PLUMVILLE — When tragedy strikes, communities often pull together in an attempt to heal.
A newly constructed pavilion will be dedicated Saturday to four people who lost their lives to domestic violence in one weekend last year near Plumville.
A dedication ceremony will take place at 4 p.m. at the Plumville playground.
On June 1, 2012, Christine Beatty and her daughters, Amanda, 11, and Sara, 6, were murdered by Christine’s estranged husband, Lewis Beatty, 41. He pleaded guilty to the slayings and was sentenced in December to three life terms in prison.
Barely 24 hours later, on June 3, Richard Shotts was killed by his son-in-law, Shaun Fairman. Now 34, Fairman was convicted of the crime in April and has been sentenced to life in prison.
Candice Shotts, widow of Richard Shotts, along with Diane Gould, Linda Saxfield and Shawnda Fleming, all work at Nelson’s Mini Mart in Plumville. Owner Eric Nelson mentioned that something should be done to help the community, according to Gould.
“We agreed with him, and we started fundraising at the store,” Gould said. “We came up with different ideas each month to raise money.”
“They were very good people and they were very active in this community,” Saxfield said. “It was a great loss for the whole community.”
“I think it’s a good thing,” Shotts said. “It brings something good out of something bad. It’s something my grandkids can look at and remember their grandfather.”
The idea of building a pavilion was also Nelson’s idea, according to Saxfield, “and then we just went from there.”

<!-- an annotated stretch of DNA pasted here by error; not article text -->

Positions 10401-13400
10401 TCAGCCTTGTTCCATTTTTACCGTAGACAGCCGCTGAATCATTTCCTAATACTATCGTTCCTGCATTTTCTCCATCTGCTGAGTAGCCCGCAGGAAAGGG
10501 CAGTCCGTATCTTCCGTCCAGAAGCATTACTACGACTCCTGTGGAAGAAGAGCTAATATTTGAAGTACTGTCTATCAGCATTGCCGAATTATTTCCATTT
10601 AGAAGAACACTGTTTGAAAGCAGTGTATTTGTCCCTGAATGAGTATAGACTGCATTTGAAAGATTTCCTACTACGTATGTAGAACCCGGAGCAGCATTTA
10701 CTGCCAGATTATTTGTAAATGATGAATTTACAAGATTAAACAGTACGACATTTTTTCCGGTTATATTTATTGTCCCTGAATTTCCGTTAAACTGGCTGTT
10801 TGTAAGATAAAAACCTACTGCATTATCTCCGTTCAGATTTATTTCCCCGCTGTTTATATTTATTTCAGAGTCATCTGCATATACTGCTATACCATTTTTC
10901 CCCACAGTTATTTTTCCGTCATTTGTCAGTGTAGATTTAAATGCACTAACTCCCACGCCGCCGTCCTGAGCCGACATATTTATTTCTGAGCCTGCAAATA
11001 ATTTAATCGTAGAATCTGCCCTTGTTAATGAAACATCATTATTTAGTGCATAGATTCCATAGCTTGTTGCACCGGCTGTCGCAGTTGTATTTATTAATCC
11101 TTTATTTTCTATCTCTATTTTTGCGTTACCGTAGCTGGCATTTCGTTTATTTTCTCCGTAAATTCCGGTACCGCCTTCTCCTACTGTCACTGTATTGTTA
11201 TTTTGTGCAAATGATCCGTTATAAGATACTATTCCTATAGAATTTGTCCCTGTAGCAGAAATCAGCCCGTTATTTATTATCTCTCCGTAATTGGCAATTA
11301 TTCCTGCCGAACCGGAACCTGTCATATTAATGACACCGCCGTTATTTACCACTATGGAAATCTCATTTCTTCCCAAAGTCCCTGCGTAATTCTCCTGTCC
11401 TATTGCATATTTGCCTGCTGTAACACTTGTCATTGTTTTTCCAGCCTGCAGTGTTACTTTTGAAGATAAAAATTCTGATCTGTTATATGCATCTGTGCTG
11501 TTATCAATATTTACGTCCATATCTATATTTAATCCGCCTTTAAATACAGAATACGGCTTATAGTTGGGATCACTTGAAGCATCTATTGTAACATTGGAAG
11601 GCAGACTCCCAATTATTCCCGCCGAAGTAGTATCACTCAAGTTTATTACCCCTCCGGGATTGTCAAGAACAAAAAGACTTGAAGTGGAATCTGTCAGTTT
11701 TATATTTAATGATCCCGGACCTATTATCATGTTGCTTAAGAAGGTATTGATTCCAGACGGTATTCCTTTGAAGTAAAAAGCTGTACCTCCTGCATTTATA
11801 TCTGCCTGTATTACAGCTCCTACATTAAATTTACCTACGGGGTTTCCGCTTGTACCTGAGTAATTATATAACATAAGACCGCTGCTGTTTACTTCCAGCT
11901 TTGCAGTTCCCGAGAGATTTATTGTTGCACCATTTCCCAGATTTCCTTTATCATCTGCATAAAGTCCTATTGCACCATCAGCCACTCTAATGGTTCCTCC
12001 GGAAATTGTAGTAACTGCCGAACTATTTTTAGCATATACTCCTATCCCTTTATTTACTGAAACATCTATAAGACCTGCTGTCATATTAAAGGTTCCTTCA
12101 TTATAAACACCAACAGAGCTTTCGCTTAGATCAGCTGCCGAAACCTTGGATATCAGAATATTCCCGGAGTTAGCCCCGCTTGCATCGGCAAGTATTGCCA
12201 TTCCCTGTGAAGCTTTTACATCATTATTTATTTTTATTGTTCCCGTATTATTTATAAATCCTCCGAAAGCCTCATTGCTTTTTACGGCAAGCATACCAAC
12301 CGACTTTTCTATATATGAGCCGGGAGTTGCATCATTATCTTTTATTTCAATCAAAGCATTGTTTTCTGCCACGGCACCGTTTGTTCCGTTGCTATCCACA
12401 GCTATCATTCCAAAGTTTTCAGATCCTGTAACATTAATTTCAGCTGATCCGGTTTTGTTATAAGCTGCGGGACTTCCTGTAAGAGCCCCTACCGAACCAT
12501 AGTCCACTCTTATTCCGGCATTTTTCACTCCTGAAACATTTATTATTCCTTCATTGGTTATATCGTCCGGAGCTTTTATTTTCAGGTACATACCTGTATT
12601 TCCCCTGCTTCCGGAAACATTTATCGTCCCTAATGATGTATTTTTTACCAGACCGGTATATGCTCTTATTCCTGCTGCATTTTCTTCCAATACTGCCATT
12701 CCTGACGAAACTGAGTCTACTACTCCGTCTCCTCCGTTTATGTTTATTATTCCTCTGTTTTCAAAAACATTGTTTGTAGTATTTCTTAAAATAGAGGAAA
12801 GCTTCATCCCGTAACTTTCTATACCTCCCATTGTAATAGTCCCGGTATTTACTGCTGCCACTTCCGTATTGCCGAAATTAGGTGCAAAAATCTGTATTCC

With a goal of $5,000, the workers at the convenience store quickly raised the money through a series of raffles from September through January. Each month, the store would raffle off a different prize. Prizes were mostly donated through members and businesses in the community and ranged from dinners at local restaurants to an Amish hand-crafted bench to a wooden wishing well.
“We had lots of people donate stuff to be auctioned off,” Saxfield said. “We had set a goal of $5,000 and we went over it.”
An additional $2,000 was raised by the local Presbyterian Church of Plumville, which held a pie auction, Saxfield said.
Photos of all the raffle winners can be seen at Nelson’s Mini Mart.
Construction of the pavilion took only one day, according to Gould. Materials for the construction as well as help in the actual building came from members and businesses in the community.
“It was all volunteers that went down and built (the pavilion),” Saxfield said.
Two granite plaques were donated anonymously to be mounted at the pavilion. One plaque bears the image of Richard Shotts, the other has a picture of Christine Beatty and her daughters, Amanda and Sara.
The pavilion measures 20 feet by 40 feet and will initially house four donated picnic tables. More tables are expected to be added later. Plans are also in place to add a grill and possibly a water fountain.
“It’s something good that came out of something horrible,” Candice Shotts said. “This is something that affected the whole community. The community has been very supportive of everything we’ve done.”
Food and refreshments will be provided at Saturday’s dedication. Four bicycles were also donated and will be raffled off to two boys and two girls.
All the employees from Nelson’s Mini Mart are expected to be in attendance, as well as the parents of Christine Beatty and Plumville Mayor David Kimmel.